Eminem and Kid Rock have repped hard for their hometown of Detroit for years. But other than a Slim Shady cameo on the 1998 song "F--- Off" from Rocks' breakthrough Devil Without a Cause album (just before Em blew up solo), the pair have almost exclusively flown their D-Town pride from frinedly, but neutral corners, rarely appearing or performing together.

That's all changed in the official video for "Berzerk," the first single
 from Slim Shady's highly anticipated The Marshall Mathers LP 2
.

We got a teaser look at the clip on Saturday night
 during Marshall's unexpected drop-in at ESPN's College Football Prime Time, but on Monday (September 9), the full video dropped and it had plenty more surprises in store.

A kind of mash-up of Beastie Boy visual call-backs, "Jackass" and "Bum Fights"-style snippets and cameos from some of Em's pals, the finished product definitely finds Slim Shady back in his playful old groove. As we saw in the teaser, the opening mimics the blue screen from an old-school VHS tape, before cutting to Em's hand putting down a giant boombox with the word "Beats" scrawled on the cassette carriage.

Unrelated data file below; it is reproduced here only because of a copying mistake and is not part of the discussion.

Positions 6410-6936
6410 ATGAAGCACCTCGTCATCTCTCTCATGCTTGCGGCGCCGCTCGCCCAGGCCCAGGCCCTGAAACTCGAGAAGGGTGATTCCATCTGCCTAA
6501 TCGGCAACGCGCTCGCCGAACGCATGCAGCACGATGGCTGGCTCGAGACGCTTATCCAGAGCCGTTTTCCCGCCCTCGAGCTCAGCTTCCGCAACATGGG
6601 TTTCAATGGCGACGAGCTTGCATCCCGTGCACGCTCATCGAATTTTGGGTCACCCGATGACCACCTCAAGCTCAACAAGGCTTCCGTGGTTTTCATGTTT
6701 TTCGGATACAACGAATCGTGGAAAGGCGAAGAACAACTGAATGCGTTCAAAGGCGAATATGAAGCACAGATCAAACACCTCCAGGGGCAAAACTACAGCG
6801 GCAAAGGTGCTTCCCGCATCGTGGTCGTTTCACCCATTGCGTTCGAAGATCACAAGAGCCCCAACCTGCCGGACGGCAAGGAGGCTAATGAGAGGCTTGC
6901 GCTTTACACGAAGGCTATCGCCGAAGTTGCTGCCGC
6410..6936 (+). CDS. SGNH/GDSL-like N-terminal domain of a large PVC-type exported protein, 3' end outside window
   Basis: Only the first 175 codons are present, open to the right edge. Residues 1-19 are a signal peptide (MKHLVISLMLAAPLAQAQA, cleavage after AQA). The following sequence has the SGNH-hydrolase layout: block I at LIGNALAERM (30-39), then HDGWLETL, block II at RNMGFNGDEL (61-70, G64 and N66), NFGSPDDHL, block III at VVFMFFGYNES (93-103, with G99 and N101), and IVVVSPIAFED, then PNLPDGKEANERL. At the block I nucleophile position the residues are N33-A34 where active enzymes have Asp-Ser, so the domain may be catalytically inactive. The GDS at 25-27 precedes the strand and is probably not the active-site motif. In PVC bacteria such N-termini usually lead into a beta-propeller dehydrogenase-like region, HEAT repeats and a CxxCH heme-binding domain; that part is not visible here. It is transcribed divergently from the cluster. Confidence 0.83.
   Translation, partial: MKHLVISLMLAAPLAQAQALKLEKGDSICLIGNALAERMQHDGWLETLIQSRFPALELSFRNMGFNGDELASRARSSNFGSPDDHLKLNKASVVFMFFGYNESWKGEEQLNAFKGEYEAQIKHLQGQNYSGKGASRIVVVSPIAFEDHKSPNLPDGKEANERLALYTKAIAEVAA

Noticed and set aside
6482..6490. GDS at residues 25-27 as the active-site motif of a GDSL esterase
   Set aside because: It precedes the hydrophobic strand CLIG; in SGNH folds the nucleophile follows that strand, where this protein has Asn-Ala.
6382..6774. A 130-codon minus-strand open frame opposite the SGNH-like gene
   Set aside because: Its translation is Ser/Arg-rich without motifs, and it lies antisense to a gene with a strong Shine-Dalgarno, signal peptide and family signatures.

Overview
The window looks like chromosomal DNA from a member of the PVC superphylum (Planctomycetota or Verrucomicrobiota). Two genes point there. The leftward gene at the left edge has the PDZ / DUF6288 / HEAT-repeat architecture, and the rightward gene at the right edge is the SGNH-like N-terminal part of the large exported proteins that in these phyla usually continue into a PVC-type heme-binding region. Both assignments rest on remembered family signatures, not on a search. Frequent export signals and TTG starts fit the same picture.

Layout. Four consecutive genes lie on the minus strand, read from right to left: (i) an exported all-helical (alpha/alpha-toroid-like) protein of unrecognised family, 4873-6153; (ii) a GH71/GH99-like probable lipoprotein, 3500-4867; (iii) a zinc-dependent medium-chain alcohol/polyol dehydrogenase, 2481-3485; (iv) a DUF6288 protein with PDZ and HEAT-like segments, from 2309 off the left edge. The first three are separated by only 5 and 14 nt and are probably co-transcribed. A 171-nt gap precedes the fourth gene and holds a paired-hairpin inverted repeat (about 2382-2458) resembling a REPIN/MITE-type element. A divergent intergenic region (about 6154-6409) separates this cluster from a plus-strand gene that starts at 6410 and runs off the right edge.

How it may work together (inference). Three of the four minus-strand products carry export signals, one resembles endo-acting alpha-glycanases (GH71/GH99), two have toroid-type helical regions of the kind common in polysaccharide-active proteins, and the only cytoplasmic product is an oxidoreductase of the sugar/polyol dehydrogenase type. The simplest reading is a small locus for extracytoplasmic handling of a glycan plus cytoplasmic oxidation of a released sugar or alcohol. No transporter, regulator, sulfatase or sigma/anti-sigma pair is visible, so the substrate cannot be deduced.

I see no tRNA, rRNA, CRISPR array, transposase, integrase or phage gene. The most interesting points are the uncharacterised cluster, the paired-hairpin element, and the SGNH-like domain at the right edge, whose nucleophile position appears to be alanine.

As the camera pans out, we see a two story master blaster that towers over Shady (in white T-shirt, khakis and his signature bleach blonde hair) and super-producer Rick Rubin (in all black and barefoot) approaching the fish eye lens.

A smash cut shows the rapper in a shirt featuring Run-DMC and the Beastie Boys, the first groups to use the hard rock-meets-rap sound that Rubin pioneered with Def Jam Records more than 30 years ago. The Beasties, of course, are sampled on the track (along with 1980s rocker Billy Squier), and much of the video is a kind of homage to their legendary visual style. Looking energized and feisty, Em raps right into the lens, waving his arms across the screen and throwing on a Pistons Jersey and matching beanie for a shot that apes one in the B-Boys' "So What Cha Want" video.

Then it's the Shady show, as Em forcefully drops his rhymes while pointing into camera as quick-cut images of riots, skateboard fails and backyard brawls are interspersed among the performance footage.

At one point, Kendrick Lamar pushes Em out of frame to lip synch a bit (longtime pal Royce Da 5'9 almost makes a cameo), the Slaughterhouse crew does a slow walk behind their leader as he poses in a Pistons jersey, and Slim and Rubin mean-mug the camera amid shots of Marshall around downtown Detroit.

And then, it happens. Just as Em raps, "Yessiree Bob," none other than Kid Rock (sporting a white fedora, white tank top, fat gold chain and matching sunglasses) jumps into the scene and raps along to the line repping his hit "Bawitdaba." The rest of the clip finds Em turning up the volume on his giant radio, doing some air scratching on a phantom turntable, showing off his b-ball skills and reverse spray painting the song's title on a sheet of glass.

Given how central the sample is, Shady also includes a few seconds of Squier's "The Stroke" video, you know, for the kids, before the tape runs out and the screen fades to black.